Ash Fork Historical Museum

            Prehistoric humans found their way into the Ash Fork, Arizona, area and left behind pottery shards, arrowheads, and pictorial writings. Spanish conquistadors and fur trappers also passed near Ash Fork. After the Mexican-American War in 1848, Congress sent a number of exploration expeditions to the Southwest. Captain Lorenzo Sitgreaves and Lieutenant Amiel W. Whipple, United States Army Corps of Topographical Engineers, surveyed the 35th Parallel for a proposed railroad in this area. It was in the Ash Fork area that Edward Fitzgerald Beale as a member of the Army Corps of Topographical Engineers and a retired Navy Lieutenant experimented with twenty-two camels loaded with supplies and tools for himself and his road crew. Local mule skinners found the camels to be “foul-smelling, evil tempered, and ugly.” The camels trudged across northern Arizona while Beale’s crew cleared a ten-feet wide track to allow wagons to travel on the track.

            In 1881, construction began on the transcontinental railroad across Northern Arizona. A year later Ash Fork was founded with the arrival of the Atlantic and Pacific Railroad. Marshall Trimble, Arizona State Historian, wrote that the railroad built the line with a peavine of switchbacks and lazy loops which ran to Phoenix and the southern mainline and more kinks than a cheap lariat. Trimble grew up in Ash Fork during its golden years of the rails and Route 66. He began his career as an Arizona folk singer during the 1960’s, and today he is the official Arizona State Historian and the author of more than 20 books. Trimble has taught Arizona history for more than thirty-five years and his letter sweater is one of the museum’s exhibits.

            The museum celebrates the railroad with train exhibits and the Fred Harvey restaurant, Escalante, which was built in 1907. The Escalante was one of the classic Fred Harvey hotels. The museum exhibit was constructed from old photographs and people’s memory of the hotel. Harvey’s meals were served with sumptuous portions that provided a good value for the traveling public and pies were cut into fourths, rather than the industry standard of sixths. The Harvey Company established a series of signals that allowed the dining room staff to feed an entire train in just thirty minutes. Harvey Houses served their meals on fine China and Irish linens. With the decline in train travel and the bypassing of the town by I-40 along with several disastrous fire in the business district the town went into decline. Ash Fork’s economy was helped when it became the Flagstone Capital of the World. Flagstone was quarried for the railroad to build bridges and private industry began shipping the stone for public buildings, churches and office buildings.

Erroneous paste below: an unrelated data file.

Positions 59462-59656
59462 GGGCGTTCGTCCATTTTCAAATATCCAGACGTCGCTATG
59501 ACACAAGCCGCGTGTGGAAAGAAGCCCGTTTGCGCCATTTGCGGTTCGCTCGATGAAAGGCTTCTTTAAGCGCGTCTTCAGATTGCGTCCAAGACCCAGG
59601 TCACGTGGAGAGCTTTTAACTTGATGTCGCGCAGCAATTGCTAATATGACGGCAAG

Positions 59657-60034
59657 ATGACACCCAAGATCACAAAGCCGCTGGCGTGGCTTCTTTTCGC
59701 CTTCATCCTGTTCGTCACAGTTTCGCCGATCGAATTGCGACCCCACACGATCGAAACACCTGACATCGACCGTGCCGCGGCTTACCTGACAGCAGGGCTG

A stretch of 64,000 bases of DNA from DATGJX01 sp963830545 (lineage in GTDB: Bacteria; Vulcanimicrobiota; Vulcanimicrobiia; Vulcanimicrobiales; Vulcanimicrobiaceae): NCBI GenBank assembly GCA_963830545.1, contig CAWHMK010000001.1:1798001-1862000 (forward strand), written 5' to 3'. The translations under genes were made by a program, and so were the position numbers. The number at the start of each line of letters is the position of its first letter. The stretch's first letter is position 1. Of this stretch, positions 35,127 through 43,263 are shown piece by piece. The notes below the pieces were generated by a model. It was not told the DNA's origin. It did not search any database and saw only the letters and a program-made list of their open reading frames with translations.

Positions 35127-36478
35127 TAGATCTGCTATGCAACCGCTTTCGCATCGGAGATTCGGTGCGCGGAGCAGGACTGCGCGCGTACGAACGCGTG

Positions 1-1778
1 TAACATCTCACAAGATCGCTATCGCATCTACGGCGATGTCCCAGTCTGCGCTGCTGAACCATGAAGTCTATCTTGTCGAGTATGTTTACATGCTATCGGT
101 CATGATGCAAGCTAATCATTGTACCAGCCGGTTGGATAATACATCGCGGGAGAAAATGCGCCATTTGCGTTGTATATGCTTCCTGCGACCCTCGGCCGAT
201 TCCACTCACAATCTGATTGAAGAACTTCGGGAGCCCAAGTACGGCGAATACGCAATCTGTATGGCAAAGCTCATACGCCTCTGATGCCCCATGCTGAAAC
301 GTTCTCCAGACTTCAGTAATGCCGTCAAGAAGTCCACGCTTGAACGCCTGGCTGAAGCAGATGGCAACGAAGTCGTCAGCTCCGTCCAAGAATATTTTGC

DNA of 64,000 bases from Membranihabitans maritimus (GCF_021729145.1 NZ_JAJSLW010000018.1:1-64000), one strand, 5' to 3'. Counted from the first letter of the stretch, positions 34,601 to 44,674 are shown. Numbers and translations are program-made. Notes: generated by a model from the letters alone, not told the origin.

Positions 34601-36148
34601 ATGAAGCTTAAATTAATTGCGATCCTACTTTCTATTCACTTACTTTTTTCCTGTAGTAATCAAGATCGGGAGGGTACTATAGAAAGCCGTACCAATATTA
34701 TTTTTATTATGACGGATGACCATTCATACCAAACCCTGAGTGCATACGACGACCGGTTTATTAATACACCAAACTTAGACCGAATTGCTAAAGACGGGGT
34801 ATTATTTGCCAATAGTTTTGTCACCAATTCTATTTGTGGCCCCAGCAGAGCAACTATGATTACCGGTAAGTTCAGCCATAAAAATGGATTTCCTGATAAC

The longest original, uninterrupted stretch of Route 66 still in existence, approximately ninety-two miles long, is between Ash Fork, Arizona, and Kingman, Arizona. Road. Route 66 boosted the town’s economy in the 1950’s, but construction of the divided highway through the town resulted in the destruction of many storefronts, sidewalks and residential streets. Part of the old Route 66 running directly through Ash Fork, is now known as Lewis Avenue.

            Outdoor exhibits at the museum include 1950’s Allis Chalmer Grader #284 donated by the Arizona Department of transportation, farm Equipment and a cultivator from Schucking Homestead, a dump hay rake from Schucking Homestead, a wagon frame from Schaeffer Ranch a fresno from Schaeffer Ranch donated by Roy Hume, a main water meter from the 1930’s donated by Ash Fork Water Service. The 1946 fire truck was donated by the volunteer Ash Fork Fire Department.

            Interior exhibits include Ash Fork building models which reflect the town and railroad life. At the museum you can visit the Golden Slipper saloon and step into if only briefly, the Ash Fork jail. The Ash Fork School exhibit dates from the 1800’s to the new school in 1915. In 1959 a new high school was built.

Ash Fork Historical Society Museum, 901 West Old Route 66, P.O. Box 1234, Ash Fork, Arizona 86320

Phone: (928) 637-0204, Fax (928) 637-0394, Web Site: http://ashforkrt66museum.com

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5 Responses to “Ash Fork Historical Museum”

  1. Joe Abodeely Says:

    Very intestering story about Ashfork’s history. Vey Americana–very Arizona.

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